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Mundo profesional

osé Durand Florez:
'Ritmo Negro del Perú'
jose durand 3_edited.jpg

En los primeros minutos de la entrevista habla sobre José Durand y 'Ritmo Negro del Perú'

The first serious attempt to stage Negroid folklore as a theatrical show dates back to 1956 and was the result of the initiative and effort of Dr. José Durand Florez. In its beginnings, to the 'Trio los Morenos', integrated by Humberto Samamé, Lito Gonzales and Ricardo Ramírez, who interpreted Negroid airs, he added the participation of the guitarist Roberto Arce and the popular singer Juan Criado, renaming this group with the name of 'La cuadrilla morena de Pancho Fierro'. Taking this group as a base, he began to recruit any brown man with any ability, whether as a singer, dancer or instrumentalist of Peruvian Negro airs. Durand penetrated all the alleys of Lima and La Victoria. He managed to be invited to select encerronas and jaranas. He got a guitarist here, he got a singer there, he convinced a zapateador there. They spread the word to relatives and amateur friends and began rehearsals in Durand's own apartment. Each one contributed what he knew, they worked with ardor and when the thing began to take shape, they took the rehearsals to the Municipal Theater of Lima. An acceptable program could be structured thanks to the advice of personalities like Rosita Alarco, Toño Pinilla and other society people; thanks to the knowledge of don Porfirio Vásquez; to the long artistic experience of Juan Criado; to the compositions and arrangements of Samuel Márquez; to the instructions of the mother of the Soto brothers; to the quality of the veteran Mendoza Reyes; to Juan Mejía Baca, Rosa Graña, Manuel Cuadros, José María Arguedas and some others who really knew their stuff. Durand invested in this new venture of his company, 'Estampas de Pancho Fierro', up to the last cent. Alberto Terry was in charge of the scenery and Marcos Kaplansky of the administration.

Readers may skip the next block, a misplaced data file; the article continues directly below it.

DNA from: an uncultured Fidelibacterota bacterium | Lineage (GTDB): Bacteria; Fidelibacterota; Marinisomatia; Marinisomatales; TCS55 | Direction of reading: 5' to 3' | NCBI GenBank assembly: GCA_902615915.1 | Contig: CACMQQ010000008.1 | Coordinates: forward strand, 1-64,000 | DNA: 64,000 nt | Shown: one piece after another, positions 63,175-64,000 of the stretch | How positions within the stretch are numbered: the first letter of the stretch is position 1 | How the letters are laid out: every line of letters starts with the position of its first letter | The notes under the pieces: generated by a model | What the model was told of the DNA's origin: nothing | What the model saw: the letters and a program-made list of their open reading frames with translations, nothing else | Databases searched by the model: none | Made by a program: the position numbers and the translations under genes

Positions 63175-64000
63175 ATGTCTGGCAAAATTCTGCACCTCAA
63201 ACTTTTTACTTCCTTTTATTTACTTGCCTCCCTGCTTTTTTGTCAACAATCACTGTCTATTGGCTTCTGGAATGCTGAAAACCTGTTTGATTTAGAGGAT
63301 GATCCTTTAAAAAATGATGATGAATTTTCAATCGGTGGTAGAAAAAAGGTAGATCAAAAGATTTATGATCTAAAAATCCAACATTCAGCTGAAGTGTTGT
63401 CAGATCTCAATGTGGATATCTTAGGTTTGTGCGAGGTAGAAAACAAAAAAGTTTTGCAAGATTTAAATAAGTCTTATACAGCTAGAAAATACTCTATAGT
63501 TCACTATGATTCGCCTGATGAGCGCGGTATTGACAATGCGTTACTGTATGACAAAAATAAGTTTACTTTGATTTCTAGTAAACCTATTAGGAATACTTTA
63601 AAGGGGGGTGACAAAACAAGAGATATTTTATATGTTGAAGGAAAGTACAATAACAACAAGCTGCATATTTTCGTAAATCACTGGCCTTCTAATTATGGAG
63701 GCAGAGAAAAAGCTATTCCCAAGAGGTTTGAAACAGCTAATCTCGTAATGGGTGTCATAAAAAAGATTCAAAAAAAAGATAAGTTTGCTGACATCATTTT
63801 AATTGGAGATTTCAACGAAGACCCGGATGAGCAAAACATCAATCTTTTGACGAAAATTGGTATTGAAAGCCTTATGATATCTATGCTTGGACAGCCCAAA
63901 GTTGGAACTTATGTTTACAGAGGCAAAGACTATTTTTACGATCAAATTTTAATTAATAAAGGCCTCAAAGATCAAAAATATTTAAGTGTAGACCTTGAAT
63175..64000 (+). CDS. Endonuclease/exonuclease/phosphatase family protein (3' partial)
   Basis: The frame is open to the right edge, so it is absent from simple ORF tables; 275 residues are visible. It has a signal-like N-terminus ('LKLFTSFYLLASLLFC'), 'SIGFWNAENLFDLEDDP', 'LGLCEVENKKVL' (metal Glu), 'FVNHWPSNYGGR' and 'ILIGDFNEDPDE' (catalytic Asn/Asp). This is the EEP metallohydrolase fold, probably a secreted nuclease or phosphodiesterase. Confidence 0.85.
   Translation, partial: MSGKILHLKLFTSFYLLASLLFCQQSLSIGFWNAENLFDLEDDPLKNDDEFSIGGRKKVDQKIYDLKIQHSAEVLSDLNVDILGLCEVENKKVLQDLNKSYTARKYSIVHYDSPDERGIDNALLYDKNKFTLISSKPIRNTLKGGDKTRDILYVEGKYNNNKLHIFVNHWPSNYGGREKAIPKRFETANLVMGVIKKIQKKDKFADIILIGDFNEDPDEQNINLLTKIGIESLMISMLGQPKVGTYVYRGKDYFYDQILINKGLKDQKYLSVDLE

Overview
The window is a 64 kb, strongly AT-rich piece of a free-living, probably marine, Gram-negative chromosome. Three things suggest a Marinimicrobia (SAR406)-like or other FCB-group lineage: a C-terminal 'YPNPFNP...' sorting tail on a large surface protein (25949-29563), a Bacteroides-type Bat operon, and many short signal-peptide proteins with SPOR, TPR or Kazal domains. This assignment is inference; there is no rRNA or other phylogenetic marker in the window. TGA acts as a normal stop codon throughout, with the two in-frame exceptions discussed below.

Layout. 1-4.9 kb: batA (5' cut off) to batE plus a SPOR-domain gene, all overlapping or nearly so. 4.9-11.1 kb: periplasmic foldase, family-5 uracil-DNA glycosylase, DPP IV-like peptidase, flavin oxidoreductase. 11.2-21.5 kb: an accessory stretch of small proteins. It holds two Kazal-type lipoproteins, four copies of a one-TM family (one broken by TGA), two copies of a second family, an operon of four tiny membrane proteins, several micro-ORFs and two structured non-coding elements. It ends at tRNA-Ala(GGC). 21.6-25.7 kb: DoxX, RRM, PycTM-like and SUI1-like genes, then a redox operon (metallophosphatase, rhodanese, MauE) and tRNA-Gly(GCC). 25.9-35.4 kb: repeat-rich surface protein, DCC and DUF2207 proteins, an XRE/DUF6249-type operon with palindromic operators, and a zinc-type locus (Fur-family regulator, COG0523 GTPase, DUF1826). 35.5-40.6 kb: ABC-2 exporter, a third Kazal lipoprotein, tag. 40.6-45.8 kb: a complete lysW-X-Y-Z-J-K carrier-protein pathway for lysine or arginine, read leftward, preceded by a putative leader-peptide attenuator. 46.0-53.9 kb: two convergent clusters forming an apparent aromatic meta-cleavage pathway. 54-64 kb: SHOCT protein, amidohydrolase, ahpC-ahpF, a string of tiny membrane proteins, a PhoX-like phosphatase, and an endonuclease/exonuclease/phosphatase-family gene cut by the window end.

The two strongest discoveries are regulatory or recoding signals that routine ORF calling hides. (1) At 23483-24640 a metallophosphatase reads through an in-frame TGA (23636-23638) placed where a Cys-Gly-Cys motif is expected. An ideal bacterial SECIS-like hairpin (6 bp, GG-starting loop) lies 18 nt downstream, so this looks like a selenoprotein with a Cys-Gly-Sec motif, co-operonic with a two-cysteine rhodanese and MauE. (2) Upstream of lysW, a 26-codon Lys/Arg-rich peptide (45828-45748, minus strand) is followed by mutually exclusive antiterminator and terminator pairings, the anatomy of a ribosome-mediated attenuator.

Durand received wide support from the press, but due to the anonymity of his cast, about forty people, and the unusual nature of the show, he wanted to ensure the box office with a renowned and prestigious figure and so he got the participation of Chabuca Granda as a special performance. The opening night arrived and when the curtain rose at the Teatro Municipal de Lima, before the astonished eyes of 1,200 spectators who filled the hall, a two-hour show was presented, in a series of songs and dances of ours that were almost unknown to Peruvians of this generation. The ovations followed one after the other from the opening "Ritmo de quijadas"; the version of "Son de los Diablos" was dazzling; the cane field stamp with the staging of the panalivio "A la Molina"; the scene of "La Chacra", with décimas, cockfighting and contrapunto of Creole zapateo; the 'Serenata en el callejón' and its climax of marinera and resbalosa; the scene of the 'Toro-mata', a grotesque dramatic scene in memory of the black bullfighters of Lima. It was a display of images that, in retrospective vision, transported the spectator to the Lima of a century ago. After the success of the first performances, Chabuca declined to remain in the cast, no matter how 'very special' her participation was (later, in January 1957, Durand would pay her a well-deserved tribute in the Plaza de Acho with a full house*).